End of game 3 by OSUBeavBane at Mon, 07/26/2010 - 18:30
OSUBeavBane's picture

If I'm reading the situation correctly the Putrid Leech block is really smart, actually. Smarter than I dare say I would make in this situation.

I think you had him on it but just in case the final card in his hand must be Vines of Vastwood.

So, I imagine his line of thinking is somewhere along these lines:

You probably don't have removal because you would have played it already.

If he doesn't block or blocks a Nacatl then next turn he dies to any creature getting through so even if he draws a creature he still dies if you top deck any removal spell and probably dies eventually anyway as he would be in chump block mode.

His damage potential next turn if not blocking is Aura Gnarlid(2) + 2 exalted creatures(2) + Vines(4) = 8 Damage + the card he draws for the turn(?).

With only 3 forest his only out is Sigil Blessing. Another exalted creature pushes through 9 damage.

So instead, he proposes a gambit to you: Either, A) increase his outs by pumping your Leech or, B) don't pump and leave him at 7 life with only 6 on the board giving him an extra turn to draw out of it.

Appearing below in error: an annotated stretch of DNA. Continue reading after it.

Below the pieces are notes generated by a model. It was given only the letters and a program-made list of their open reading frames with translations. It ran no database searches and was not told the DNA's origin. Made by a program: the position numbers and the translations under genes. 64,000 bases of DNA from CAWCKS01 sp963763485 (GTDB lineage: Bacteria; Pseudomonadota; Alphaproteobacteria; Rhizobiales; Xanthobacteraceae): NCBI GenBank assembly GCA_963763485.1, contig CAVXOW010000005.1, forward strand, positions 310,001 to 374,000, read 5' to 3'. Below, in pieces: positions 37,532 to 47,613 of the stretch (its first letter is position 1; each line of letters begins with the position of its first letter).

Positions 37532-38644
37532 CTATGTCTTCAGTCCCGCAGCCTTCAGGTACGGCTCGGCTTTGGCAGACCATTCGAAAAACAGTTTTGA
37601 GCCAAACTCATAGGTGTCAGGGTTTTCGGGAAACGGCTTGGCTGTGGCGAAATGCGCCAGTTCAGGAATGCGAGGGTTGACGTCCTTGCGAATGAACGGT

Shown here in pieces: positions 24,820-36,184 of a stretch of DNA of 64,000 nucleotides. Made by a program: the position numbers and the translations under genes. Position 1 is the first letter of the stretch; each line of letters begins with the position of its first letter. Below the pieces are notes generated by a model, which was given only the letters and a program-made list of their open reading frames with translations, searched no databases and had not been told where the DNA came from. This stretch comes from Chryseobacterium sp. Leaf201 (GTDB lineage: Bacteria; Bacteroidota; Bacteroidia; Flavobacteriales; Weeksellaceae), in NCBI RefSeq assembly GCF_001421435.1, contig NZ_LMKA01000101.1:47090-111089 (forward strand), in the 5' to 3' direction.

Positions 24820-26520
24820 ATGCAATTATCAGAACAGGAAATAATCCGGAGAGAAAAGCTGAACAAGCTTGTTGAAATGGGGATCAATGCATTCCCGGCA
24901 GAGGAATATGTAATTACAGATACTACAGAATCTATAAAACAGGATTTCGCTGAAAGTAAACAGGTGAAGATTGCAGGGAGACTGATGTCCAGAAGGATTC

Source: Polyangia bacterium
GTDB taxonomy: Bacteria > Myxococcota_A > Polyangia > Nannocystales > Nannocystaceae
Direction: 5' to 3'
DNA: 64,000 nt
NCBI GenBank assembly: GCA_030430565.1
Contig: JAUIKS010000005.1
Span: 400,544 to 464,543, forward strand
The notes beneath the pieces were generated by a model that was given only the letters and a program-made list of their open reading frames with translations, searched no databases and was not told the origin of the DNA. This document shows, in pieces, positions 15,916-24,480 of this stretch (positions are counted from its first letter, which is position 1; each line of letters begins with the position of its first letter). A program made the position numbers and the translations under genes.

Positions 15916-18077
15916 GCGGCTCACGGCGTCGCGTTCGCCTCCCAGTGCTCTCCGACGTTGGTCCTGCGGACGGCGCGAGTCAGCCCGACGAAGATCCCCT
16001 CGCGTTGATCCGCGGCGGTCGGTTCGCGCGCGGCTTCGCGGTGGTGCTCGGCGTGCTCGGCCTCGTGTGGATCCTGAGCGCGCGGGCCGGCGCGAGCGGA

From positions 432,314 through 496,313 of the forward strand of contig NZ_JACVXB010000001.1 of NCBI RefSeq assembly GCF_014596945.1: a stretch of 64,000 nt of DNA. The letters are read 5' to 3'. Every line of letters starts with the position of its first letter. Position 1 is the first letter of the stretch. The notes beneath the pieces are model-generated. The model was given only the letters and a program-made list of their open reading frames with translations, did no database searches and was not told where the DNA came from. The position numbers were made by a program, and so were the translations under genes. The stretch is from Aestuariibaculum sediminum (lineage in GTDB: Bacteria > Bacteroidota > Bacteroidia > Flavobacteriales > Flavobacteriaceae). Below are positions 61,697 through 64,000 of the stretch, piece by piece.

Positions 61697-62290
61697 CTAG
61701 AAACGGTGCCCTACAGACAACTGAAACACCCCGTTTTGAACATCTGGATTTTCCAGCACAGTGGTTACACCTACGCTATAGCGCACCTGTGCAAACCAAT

You chose A and put yourself at 8.

In his mind (no removal), by forcing you to take that 2 life you are now dead to Sigil Blessing or any exalted creature.

Vines(4) + 3 Exalted triggers(3) + 1/x creature(1) = 8 damage

He draws the exalted creature!

Now as long you don't kill the newly summoned creature pre-combat or have a way to kill 2 creatures he has you dead.

As it turns out you had the exact card you needed. Making Akrasan Squire a dead draw.

However, you still would have been dead to Court Archers, Aven Squire, Qasali Pridemage and Sigil Blessing.

I could be wrong in all this he might not have had the Vines at all but it looks 100% correct.

Nice analysis. by gwyned at Tue, 07/27/2010 - 06:55
gwyned's picture

Nice analysis.